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1 was clear that Ron Fox was speaking from the police 2 perspective in terms of what was going on on the ground 3 at Ipperwash; am I right? 4 A: That's my recollection. 5 Q: And I'm talking of course about the 6 September 5th and 6th meetings? 7 A: Yes. 8 Q: Okay. And it was clear from -- from 9 what Mr. -- what Ron Fox was saying was that he was in 10 contact with police officers on the ground there; is that 11 correct? 12 A: Yes. 13 Q: Now, you told us about our -- your 14 impression of -- that Ms. Hutton was -- was speaking for 15 the Premier? 16 A: Yeah. 17 Q: Do you recall that? 18 A: Yes. 19 Q: Now, you have an interesting 20 experience in the sense that you -- you were political 21 staff and you were also civil service, correct? 22 A: Correct. 23 Q: And there are ways that political 24 staff and civil servants talk to one another in ways to 25 communicate who they're speaking for; is that right?

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1 A: Yes. 2 Q: And when you work in the environment 3 you're very attuned to those types of cues; is that 4 correct? 5 A: I was, yes. 6 Q: Yeah. And -- and you -- you had that 7 experience when you were hearing what Ms. Hutton was 8 saying at the meetings, correct? 9 A: Yes. 10 Q: And you were picking up all those 11 cues that made it clear to you that she was speaking for 12 the Premier, correct? 13 A: Yes. 14 Q: I believe Mr. Rosenthal and -- and 15 Mr. Horner have covered the rest of my questions. So 16 those are -- thank you very much, Ma'am, those are my 17 questions. 18 COMMISSIONER SIDNEY LINDEN: Thank you, 19 Mr. Roy. 20 Do you have any questions, Mr. Myrka? 21 MR. WALTER MYRKA: Just a few. 22 23 (BRIEF PAUSE) 24 25 CROSS-EXAMINATION BY MR. WALTER MYRKA:

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1 Q: Ms. Spiegel, you described in your 2 evidence after the September 6th meeting leaving the 3 meeting together with Deb Hutton? 4 A: Yes. 5 Q: And the conversation that you had in 6 which she expressed frustration and displeasure, I think 7 those were the words you used. 8 And if I understood your evidence there 9 were two (2) specific issues that you recall her raising 10 and one (1) was the size of the meeting, the number of 11 people that were there and secondly, the level of the 12 people in terms of where they are in the -- the hierarchy 13 of the civil service? 14 A: Yes. 15 Q: Are you able to recall anything 16 further that she told you about those two (2) issues? Or 17 to put it another way, are you able to assist us with why 18 that might have been a concern or source of frustration 19 for Ms. Hutton? 20 A: I -- I think I indicated in my chief 21 that these were sensitive issues and that it was a big 22 group and that she -- I'm not sure if in my chief I said 23 that -- that she would have mostly likely been used to 24 dealing at a higher level in the bureaucracy on a 25 critical issue.

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1 Q: And had you -- had you known Deb 2 Hutton or worked with her before the September 5th and 3 6th meetings? 4 A: I definitely knew her. I can't 5 remember if we had any issues -- when I say issues, I 6 mean critical issues to work on together, prior to this. 7 But I definitely knew her. 8 Q: Okay. And did you attend other 9 meetings with her with large groups such as the one at 10 the Interministerial Committee meeting? 11 A: I have no recollection of that. 12 Q: Okay. I have a note of something you 13 said earlier in your evidence. And if I have this 14 correctly, you said that there was no issue for 15 government representatives that ownership of the Park was 16 in question. 17 Do you recall saying that or words to that 18 affect? 19 A: Yes. 20 Q: And I think that was in reference to 21 the September 5 meeting. 22 A: I can't recall. 23 Q: It -- it was one of the two (2) 24 meetings. 25 A: Generally, yes.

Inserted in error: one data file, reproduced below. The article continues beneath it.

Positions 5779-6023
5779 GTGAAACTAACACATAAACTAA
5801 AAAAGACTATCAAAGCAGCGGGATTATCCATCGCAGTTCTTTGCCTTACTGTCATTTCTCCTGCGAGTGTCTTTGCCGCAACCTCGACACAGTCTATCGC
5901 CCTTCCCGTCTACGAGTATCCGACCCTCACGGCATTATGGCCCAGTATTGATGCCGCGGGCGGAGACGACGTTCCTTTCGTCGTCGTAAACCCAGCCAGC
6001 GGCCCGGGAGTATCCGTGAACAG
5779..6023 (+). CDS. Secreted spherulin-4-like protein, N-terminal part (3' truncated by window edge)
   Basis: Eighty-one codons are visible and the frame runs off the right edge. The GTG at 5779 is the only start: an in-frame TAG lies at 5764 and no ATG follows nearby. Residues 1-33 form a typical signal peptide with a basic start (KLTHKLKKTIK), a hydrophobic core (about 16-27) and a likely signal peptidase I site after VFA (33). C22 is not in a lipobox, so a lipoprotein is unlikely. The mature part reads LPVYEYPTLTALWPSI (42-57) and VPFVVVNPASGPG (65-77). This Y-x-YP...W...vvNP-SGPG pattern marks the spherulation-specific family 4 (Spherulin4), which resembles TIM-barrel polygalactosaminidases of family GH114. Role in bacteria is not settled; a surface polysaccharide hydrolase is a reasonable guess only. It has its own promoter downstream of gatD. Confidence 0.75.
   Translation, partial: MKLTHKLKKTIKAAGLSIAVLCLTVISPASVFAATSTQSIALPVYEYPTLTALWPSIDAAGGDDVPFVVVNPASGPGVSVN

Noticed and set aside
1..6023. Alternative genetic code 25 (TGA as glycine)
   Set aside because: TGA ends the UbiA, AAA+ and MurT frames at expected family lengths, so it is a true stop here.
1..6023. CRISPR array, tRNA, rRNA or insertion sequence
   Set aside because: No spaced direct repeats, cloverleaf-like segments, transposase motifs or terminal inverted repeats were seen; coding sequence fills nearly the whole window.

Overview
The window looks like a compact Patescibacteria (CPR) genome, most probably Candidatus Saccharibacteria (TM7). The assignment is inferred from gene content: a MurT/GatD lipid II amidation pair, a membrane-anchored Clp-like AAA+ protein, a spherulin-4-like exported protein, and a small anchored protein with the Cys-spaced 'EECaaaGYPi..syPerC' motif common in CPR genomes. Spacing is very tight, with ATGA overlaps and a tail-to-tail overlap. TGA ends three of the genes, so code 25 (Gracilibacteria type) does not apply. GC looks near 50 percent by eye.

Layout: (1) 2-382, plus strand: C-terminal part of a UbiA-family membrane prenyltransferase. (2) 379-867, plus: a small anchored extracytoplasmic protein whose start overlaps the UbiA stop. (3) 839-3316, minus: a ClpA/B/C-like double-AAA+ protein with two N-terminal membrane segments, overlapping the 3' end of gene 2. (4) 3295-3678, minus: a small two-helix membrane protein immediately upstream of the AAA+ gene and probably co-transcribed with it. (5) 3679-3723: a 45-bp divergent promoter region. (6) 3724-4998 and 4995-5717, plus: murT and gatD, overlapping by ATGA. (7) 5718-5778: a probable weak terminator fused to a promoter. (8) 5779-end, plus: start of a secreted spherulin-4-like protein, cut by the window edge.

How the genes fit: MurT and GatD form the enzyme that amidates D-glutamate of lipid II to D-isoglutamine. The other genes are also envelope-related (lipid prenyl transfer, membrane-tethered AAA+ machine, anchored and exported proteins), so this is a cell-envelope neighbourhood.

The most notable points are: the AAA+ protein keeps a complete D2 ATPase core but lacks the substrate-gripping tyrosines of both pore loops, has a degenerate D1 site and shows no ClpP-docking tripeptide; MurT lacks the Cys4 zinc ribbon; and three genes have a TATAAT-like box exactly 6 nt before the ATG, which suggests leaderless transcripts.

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1 Q: Okay. Can you tell us your 2 understanding of that? 3 A: Whether or not -- my understanding 4 and recollection is that we would looked at whether or 5 not there was a land claim with respect to the Park land 6 or an assertion that it wasn't lawfully owned by the 7 Government. And it would have been the Government's view 8 that it was owned by the Government. 9 Q: So it was the Government's view that 10 there was no issue about the title of the land that it 11 was owned by the Province. 12 A: Right. 13 Q: Okay. You also testified that -- and 14 if I recall you were quite emphatic about this. That 15 there were no political staff who tried to exert control 16 over the OPP. 17 A: That's correct. 18 Q: Okay. What about the -- the civil 19 service at -- staff at the meetings? 20 Did they try to exert any control over the 21 OPP? 22 A: No. No. 23 Q: Did any one at those meetings? 24 A: No. No, with respect to any 25 operational as I've discussed about how to proceed, when

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1 to proceed, what to do, no. No one exerted any -- tried 2 to exert any control. 3 Q: Okay. At the time of the September 4 5th and 6th meetings, did you know Leslie Kohsed Currie? 5 A: I did. 6 Q: And what was her position then, or 7 did you know, or can you recall? 8 A: I think she was a negotiator, maybe 9 for self government or for land claims. I think she did 10 negotiations for ONAS -- 11 Q: So she -- 12 A: -- at that time. 13 Q: At that time. And either -- 14 A: I think. 15 Q: -- at the time of the meetings or 16 afterwards, did you have any discussions with her about 17 what happened at those meetings? 18 A: I don't believe I did. 19 MR. WALTER MYRKA: Okay. 20 Thank you, Commissioner, those are my 21 questions. 22 COMMISSIONER SIDNEY LINDEN: Thank you, 23 Mr. Myrka. 24 Do you have any re-examination, Ms. 25 Ferrier?

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1 MS. MEGAN FERRIER: No, Commissioner. I 2 would just ask whether Ms. Spiegel has anything that she 3 wishes to add. 4 THE WITNESS: No. 5 MS. MEGAN FERRIER: And then I would just 6 thank you very much for your attendance today. 7 COMMISSIONER SIDNEY LINDEN: I would like 8 to add my thanks as well. Thank you for coming and 9 giving us your evidence. 10 11 (WITNESS STANDS DOWN) 12 13 MR. DERRY MILLAR: Well, as they say, 14 Commissioner, the best played -- laid plans of mice and 15 men gang aft aglay. I don't have -- we don't have 16 another witness for today. 17 COMMISSIONER SIDNEY LINDEN: Tsk, tsk. 18 MR. DERRY MILLAR: And we will start 19 tomorrow morning with Mr. Elijah at ten o'clock. 20 COMMISSIONER SIDNEY LINDEN: We haven't 21 had this situation of not having a witness and having a 22 break for a long time. 23 MR. DERRY MILLAR: That's right. 24 COMMISSIONER SIDNEY LINDEN: I think it 25 will be welcomed by counsel.

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1 MR. DERRY MILLAR: Hopefully it won't 2 happen again. I know tomorrow we may be short but 3 hopefully not after that. 4 COMMISSIONER SIDNEY LINDEN: Thank you 5 very much. We'll adjourn now and will reconvene tomorrow 6 morning at ten o'clock. 7 THE REGISTRAR: This Public Inquiry is 8 adjourned until tomorrow, Thursday, September 22nd at 9 10:00 a.m. 10 11 --- Upon adjourning at 2:20 p.m. 12 13 14 15 Certified Correct 16 17 18 19 20 21 ________________________ 22 Dustin Warnock 23 24 25